Marouan Benabdallah, filter of the West

Although there was more attendance than expected, knowing the idiosyncrasies of the Sevillian public, the fact that this city treasures such a vast cultural heritage, indebted to the Arab heritage in a high percentage, would have deserved an almost absolute full house, something that perhaps would have been achieved through the mediation of some of the institutions that operate in the city in this regard, such as the Fundación Tres Culturas. The truth is Moroccan pianist Marouan Benabdallah came to our site to offer us a program that has been going around various places on the European continent for some time and in which it recounts some of the most representative composers of the Middle East and North Africawhose backgrounds and particular biographies have led them to combine their popular heritage with European or Western sensibility.

Benabdallah confessed that he barely knew a couple of these composers before dedicating himself to researching the subject, and that of the more than a hundred that he came to collect, he ended up making a sieve with the six summoned in this singular program. In clear and easily understandable English (this is often the case when spoken by people who are not naturally English speakers), the pianist profusely illustrated each of the summoned musicians and their pieces, shelling out data and anecdotes with charm and enthusiasm. However, taking into account the didactic nature of the evening, it would have been a detail have an interpreter in the room for those who do not understand the language, which in this country are still many people, even in the intellectual field.

From Algerian Salim Dada interpreted two miniatures, the first of very basic and contained literature, the second by dint of imitations of a typical Arab dance, where the pianist already slipped your keyboard skills. fate night It is a delicate work of the Franco-Syrian Succari Daywhich the interpreter was right to compare with the Ravelian universe and allowed him to express himself with spirituality and great sensitivity. The Male Rachamim is a Jewish prayer in memory of the dead that the American of Egyptian origin Mohammed Fairouz became a piece of music that he dedicated to his admired Ligeti and to the victims of the Nazi Holocaust. Benabdallah chose three of his five movements, going from the mystery and containment of the first to the percussive pulsation of the second and the devilish and virtuous rhythm of the finale, at all times leaving a record of its expository clarity and full command of the keyboard. All these works are profuse in arabesques and coiled and exotic figureslike the three pieces of opus 34 of Paul Ben Haim, a composer and conductor whose career was ruined also because of the Nazis. Your pastoral oozed mystery, while the canzoneta was a paragon of melody and sensitivity, and the toccata end another chance to deploy a brawny, fast-paced virtuositybut always under control.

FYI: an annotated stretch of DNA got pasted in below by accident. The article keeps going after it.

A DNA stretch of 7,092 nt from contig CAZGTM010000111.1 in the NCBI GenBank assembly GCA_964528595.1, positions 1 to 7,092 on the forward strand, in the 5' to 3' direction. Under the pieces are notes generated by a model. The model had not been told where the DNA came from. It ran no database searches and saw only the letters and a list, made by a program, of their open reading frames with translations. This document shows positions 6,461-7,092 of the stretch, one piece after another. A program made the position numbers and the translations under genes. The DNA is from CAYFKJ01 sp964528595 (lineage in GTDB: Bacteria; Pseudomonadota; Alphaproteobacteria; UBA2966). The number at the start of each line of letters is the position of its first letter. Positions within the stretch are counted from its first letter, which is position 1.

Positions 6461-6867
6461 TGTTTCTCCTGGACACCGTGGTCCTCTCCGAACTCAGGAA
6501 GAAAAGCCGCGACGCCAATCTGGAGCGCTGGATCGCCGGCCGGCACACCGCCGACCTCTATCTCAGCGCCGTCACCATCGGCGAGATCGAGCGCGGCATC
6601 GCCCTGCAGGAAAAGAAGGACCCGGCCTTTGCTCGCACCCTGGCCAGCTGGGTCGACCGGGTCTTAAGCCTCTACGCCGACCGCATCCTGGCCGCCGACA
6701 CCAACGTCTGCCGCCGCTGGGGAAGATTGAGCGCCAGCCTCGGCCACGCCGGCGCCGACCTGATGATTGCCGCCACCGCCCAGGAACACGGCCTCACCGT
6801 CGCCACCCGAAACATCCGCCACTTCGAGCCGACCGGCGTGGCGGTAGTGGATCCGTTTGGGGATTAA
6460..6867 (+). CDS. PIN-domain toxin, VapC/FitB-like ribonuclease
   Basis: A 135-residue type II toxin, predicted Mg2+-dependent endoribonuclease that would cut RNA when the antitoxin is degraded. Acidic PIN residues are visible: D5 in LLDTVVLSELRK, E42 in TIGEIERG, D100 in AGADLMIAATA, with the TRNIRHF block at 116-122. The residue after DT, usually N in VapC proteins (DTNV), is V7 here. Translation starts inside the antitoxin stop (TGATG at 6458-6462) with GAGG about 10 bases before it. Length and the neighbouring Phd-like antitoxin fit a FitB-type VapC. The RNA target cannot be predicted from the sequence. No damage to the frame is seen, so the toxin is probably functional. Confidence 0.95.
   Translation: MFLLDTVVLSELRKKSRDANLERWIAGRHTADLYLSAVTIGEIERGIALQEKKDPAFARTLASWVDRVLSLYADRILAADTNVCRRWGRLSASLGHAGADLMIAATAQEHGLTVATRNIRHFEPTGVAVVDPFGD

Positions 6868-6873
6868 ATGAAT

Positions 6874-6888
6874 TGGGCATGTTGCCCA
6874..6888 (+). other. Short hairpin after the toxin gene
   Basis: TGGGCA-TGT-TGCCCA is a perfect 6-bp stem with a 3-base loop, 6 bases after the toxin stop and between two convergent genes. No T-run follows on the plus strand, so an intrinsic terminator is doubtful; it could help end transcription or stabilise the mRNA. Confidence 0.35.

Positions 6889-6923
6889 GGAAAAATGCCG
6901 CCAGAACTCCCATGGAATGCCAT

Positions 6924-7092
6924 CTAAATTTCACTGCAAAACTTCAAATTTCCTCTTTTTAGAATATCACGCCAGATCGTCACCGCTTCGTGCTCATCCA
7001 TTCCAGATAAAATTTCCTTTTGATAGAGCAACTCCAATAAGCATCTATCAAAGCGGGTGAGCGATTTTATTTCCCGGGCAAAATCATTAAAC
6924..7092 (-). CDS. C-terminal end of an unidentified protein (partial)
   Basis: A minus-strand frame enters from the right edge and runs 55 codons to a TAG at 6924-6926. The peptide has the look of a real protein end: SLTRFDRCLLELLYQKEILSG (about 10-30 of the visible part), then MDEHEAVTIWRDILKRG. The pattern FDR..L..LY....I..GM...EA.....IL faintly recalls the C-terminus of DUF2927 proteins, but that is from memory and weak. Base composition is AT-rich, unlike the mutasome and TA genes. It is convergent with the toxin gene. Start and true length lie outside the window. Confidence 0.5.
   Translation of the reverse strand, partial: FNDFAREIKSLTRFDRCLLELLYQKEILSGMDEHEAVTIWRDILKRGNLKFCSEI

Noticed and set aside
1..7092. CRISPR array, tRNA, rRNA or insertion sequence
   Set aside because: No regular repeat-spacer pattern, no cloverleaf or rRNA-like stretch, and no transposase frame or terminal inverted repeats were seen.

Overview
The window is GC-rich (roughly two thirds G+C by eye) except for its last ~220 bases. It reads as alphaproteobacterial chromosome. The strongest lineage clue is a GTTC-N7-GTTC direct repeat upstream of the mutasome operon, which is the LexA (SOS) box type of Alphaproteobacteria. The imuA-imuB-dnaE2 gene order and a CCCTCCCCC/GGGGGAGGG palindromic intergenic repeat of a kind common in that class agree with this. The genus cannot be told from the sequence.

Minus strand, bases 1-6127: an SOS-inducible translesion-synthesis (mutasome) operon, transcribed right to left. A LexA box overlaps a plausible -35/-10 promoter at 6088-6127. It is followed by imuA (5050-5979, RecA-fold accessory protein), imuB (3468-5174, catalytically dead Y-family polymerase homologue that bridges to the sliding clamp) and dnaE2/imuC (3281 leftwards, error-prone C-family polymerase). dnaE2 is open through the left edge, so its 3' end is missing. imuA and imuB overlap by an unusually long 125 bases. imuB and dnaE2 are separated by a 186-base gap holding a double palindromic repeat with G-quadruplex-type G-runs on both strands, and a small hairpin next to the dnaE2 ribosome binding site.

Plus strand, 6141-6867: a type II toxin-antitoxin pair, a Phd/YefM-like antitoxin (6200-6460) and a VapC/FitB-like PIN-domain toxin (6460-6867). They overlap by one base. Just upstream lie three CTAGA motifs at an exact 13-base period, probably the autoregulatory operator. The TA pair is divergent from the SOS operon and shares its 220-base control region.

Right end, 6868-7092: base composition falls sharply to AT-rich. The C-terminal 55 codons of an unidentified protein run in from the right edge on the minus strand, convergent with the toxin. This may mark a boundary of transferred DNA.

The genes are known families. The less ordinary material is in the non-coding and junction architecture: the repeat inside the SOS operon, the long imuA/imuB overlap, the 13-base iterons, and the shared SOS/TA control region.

According to Benabdallah himself, the best piece on the program, or at least his favourite, and perhaps the one with the greatest number of figures and resources learned from the author’s western journey, was due to the Lebanese Zad Moultakaseasoned in performance art and plastic arts, whose moaxajastypical poetic compositions of Muslim Spain, perfectly exemplify this singular combination of purely Arabic elements with those learned during his apprenticeship in France, achieving a symbiosis not without avant-garde that the pianist translated into a remarkable sensory experience. So was the beautiful night from Moroccan Nabil Benabdeljalil, the first work in his catalogue, reminiscent of Chopin but also, always according to the performer, of Granados. The end came in reverse, with a Western author enthralled with the East. In Africa, Saint-Saëns displays all his passion for Arab sensualitywith echoes of his bacchanalia for samson and delilah and a frenetic rhythm that supports a dense and bombastic writing. Benabdallah was very proud of his piano transcription, especially when comparing it with the one that the author himself outlined at the time. He took advantage of it to exhibit strength and temperamentalways based on virtuosity and without underestimating his expressive talent, which was also revealed in his tips, a Kara Toprak (Black Earth) of Easy Saywho was a resident artist at ROSS during the Axelrod era, where the influence of jazz on the Turkish composer is clearly visible, and the precious adage of Spartacusagain with a piano reduction of Khachaturian’s music that exudes romantic passion.


Piano in Turin. Marouan Benabdallahpiano. Program: 2 Algerian miniatures, by Salim Dada; The night of destiny, by Dia Succari; 3 movements of El Male Rachamim, by Mohammed Fairouz; 3 of the 5 pieces for piano Op. 34, by Paul Ben-Haim; 2 muwashashas, ​​from Zad Moultaka; Nocturne No. 1, by Nabil Benabdeljalil; Africa Op. 89, by Camille Saint-Saëns. Espacio Turina, Wednesday, January 18, 2023

Marouan Benabdallah, filter of the West